The aim of the study is to improve removal of trace organic contaminants dissolved in activated sludge by the process of filtration with membrane bioreactor combined with modified activated carbon, for a maximum removal of organic compounds characterized by low molecular weight. Special treatment was conducted in laboratory on activated carbon. Tow reaction parameters: the pH of aqueous middle and the type of granular activated carbon were very important to improve the removal and to motivate the electrostatic Interactions of organic compounds with modified activated carbon in addition to physical adsorption, ligand exchange or complexation on the surface activated carbon. The results indicate that modified activated carbon has a strong impact in removal 21 of organic contaminants and in percentage of 100% of the process.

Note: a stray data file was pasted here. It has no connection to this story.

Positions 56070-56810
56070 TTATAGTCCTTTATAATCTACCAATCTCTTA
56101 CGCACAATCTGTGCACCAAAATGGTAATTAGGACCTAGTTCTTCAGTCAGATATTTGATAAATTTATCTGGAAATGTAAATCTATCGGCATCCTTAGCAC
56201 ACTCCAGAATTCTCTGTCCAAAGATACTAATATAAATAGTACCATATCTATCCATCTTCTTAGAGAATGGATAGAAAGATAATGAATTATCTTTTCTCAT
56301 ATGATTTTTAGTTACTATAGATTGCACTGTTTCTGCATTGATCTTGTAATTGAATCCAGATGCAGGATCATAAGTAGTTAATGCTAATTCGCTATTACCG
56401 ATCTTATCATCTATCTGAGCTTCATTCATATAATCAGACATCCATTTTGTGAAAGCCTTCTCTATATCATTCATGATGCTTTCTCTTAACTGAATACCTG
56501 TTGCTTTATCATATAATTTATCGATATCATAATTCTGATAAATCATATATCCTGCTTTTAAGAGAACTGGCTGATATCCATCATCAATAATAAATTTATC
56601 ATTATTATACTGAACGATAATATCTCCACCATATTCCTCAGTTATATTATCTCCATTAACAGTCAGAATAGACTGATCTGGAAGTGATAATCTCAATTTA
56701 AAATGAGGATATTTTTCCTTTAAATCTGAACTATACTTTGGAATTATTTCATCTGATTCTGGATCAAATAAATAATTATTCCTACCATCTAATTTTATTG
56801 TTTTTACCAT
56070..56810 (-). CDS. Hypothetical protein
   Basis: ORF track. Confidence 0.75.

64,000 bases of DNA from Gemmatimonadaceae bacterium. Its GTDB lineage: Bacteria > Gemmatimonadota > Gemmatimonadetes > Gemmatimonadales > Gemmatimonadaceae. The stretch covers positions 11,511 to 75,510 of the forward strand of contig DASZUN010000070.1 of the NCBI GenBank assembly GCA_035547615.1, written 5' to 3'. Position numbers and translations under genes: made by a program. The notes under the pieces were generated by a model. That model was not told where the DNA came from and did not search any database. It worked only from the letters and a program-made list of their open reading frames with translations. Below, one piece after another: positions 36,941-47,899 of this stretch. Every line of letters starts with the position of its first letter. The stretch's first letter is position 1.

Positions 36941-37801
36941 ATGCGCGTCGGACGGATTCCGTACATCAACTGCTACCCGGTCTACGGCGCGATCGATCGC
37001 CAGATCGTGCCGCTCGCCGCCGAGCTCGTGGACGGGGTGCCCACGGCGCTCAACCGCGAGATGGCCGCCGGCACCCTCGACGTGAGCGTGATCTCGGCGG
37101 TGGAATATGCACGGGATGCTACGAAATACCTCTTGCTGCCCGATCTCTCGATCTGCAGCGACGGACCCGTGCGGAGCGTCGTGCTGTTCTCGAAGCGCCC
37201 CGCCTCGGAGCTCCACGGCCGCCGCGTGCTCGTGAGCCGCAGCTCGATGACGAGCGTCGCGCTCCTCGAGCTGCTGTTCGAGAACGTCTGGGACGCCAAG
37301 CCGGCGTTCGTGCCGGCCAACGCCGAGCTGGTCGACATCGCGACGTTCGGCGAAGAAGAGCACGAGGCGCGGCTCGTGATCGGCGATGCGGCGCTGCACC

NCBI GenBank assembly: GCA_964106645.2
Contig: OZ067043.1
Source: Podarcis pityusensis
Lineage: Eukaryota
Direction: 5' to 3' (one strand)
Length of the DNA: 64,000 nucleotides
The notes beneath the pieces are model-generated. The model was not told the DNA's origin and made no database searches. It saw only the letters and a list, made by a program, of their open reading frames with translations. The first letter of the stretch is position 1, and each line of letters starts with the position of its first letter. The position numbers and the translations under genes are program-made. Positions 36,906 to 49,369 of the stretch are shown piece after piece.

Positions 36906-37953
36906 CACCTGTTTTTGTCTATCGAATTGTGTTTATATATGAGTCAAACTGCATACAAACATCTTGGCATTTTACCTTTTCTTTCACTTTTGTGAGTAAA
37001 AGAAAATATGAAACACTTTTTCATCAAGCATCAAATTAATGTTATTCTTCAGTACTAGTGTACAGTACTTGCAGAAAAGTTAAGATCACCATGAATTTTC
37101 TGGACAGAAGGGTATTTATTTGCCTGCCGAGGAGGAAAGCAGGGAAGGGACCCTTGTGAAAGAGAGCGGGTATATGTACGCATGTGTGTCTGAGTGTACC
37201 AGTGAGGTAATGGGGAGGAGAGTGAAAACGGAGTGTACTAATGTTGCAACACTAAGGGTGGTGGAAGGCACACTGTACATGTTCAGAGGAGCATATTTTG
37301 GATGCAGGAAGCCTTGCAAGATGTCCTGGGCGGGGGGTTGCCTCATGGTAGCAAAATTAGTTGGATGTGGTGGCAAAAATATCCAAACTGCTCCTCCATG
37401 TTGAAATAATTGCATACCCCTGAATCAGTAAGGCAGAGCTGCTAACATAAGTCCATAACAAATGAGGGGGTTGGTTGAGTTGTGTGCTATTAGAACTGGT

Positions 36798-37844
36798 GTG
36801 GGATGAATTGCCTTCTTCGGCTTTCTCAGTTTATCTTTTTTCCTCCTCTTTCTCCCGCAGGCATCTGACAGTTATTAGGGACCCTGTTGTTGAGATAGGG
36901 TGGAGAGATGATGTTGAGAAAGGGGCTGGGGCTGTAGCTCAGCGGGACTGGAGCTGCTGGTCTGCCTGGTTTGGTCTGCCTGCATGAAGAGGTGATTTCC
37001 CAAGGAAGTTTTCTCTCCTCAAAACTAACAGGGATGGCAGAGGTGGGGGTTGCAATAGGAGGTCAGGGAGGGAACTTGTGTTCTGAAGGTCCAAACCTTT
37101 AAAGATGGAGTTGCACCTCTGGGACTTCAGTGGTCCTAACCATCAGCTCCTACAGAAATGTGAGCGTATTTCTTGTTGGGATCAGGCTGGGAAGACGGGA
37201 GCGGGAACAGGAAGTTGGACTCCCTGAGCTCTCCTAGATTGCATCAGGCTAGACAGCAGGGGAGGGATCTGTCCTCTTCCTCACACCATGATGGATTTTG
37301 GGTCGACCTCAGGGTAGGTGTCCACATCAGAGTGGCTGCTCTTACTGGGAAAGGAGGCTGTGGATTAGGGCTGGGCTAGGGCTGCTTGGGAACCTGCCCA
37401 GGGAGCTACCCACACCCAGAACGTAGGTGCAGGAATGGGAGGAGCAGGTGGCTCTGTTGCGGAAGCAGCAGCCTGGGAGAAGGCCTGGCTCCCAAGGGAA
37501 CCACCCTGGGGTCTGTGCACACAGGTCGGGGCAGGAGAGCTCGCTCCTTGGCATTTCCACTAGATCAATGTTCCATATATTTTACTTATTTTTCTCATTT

Keywords: Activated carbon, organic contaminants, Membrane bioreactor.

Procedia APA BibTeX Chicago EndNote Harvard JSON MLA RIS XML ISO 690 PDF Downloads 2623
41 Adsorption of Chromium Ions from Aqueous Solution by Carbon Adsorbent

Authors: S. Heydari, H. Sharififard, M. Nabavinia, H. Kiani, M. Parvizi

Abstract: